By Christopher Beckage, Senior Vice President of Business Development
Over the past several months, our patience and resolve have been tested like never before. Many have struggled to remain positive while doubt and uncertainty continue to overshadow our everyday lives. And as the second wave of the pandemic is officially upon us, it is evident that our nation will be again be challenged in the weeks ahead.
Yet despite the ongoing damages caused by COVID-19, I was surprised to learn that job candidates remain optimistic about the future of work. In a recent study conducted by the American Staffing Association, eight in 10 job candidates foresee working for a new company in the next 12 months. These job candidates have shown to be more open to contract labor and project-based work as a means of employment.
Whether this observation is intelligent or impractical remains up for debate, but one thing is clear: Job-seekers need to begin to temper their employment expectations accordingly. While an abundance of full-time job opportunities may not be available in the immediate future, workforce experts believe that companies will begin to adopt contingent labor and project-based work as labor demands begin to ramp up.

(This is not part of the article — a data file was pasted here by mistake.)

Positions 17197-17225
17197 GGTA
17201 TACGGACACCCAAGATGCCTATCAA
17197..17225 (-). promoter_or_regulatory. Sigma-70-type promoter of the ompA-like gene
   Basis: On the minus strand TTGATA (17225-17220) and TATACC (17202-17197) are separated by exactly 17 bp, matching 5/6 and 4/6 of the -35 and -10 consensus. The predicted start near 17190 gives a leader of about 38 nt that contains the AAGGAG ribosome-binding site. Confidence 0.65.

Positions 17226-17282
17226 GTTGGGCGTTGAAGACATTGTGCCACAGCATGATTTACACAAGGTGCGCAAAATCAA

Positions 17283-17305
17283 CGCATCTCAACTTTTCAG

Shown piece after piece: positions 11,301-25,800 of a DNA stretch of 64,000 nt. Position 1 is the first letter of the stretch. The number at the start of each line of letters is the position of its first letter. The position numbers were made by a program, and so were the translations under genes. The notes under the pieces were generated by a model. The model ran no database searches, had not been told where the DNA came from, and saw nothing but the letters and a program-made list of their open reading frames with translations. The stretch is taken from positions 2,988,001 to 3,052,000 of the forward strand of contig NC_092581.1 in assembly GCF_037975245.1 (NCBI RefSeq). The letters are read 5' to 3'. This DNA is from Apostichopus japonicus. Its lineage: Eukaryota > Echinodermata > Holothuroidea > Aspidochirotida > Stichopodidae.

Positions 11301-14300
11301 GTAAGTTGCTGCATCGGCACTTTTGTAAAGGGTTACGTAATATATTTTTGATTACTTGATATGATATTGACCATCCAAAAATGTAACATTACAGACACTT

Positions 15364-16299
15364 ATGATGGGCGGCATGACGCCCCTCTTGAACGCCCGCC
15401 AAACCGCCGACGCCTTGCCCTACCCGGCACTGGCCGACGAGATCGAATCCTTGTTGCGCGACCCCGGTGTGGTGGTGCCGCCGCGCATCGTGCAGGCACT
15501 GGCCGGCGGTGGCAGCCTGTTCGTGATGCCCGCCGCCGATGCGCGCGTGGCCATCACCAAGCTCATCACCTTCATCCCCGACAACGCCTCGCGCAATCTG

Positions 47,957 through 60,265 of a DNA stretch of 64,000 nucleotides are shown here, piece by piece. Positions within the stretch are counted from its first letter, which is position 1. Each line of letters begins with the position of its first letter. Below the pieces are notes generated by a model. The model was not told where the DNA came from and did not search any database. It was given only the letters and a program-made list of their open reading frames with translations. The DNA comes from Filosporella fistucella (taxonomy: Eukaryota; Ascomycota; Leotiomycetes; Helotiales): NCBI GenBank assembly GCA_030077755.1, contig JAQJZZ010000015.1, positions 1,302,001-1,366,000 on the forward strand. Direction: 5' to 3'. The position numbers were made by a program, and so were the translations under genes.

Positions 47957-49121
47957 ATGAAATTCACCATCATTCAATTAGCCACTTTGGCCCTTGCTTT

According to the U.S. Bureau of Labor Statistics, approximately 80% of employers use contingent labor—and that number is only expected to grow in the years ahead. Job consultants, freelancers, and independent contractors can provide tremendous value to your organization while providing much-needed flexibility and versatility to handle pressing business needs. Organizations are discovering the cost-saving benefit of replacing full-time employees with contingent workers.
Regardless of whether you are seeking an extra set of hands to help with an urgent project or looking for an individual to remain on-site to complete a large-scale initiative, contingent workers can provide the ultimate solution. With a suitable approach to strategic planning, your contingent workforce will set your organization up for success in both the short- and long-term. And due to the pandemic, organizations may also experiment with contract workers in temporary stints before determining if they are willing to hire these resources in a full-time capacity.
As the pandemic remains a prevalent threat to our nation’s economic vitality and continues to hinder the strength of our labor market, loads of unpredictability lie ahead. If your organization is looking to supplement its workforce, give contingent labor a try. Not only will you boost your organization’s availability of talented resources, but you will also support qualified workers and their families during a time of heightened uncertainty. Contingent labor presents a rare “win-win” scenario for employers and employees alike, making it clear that contract workers represent a promising future of the workplace.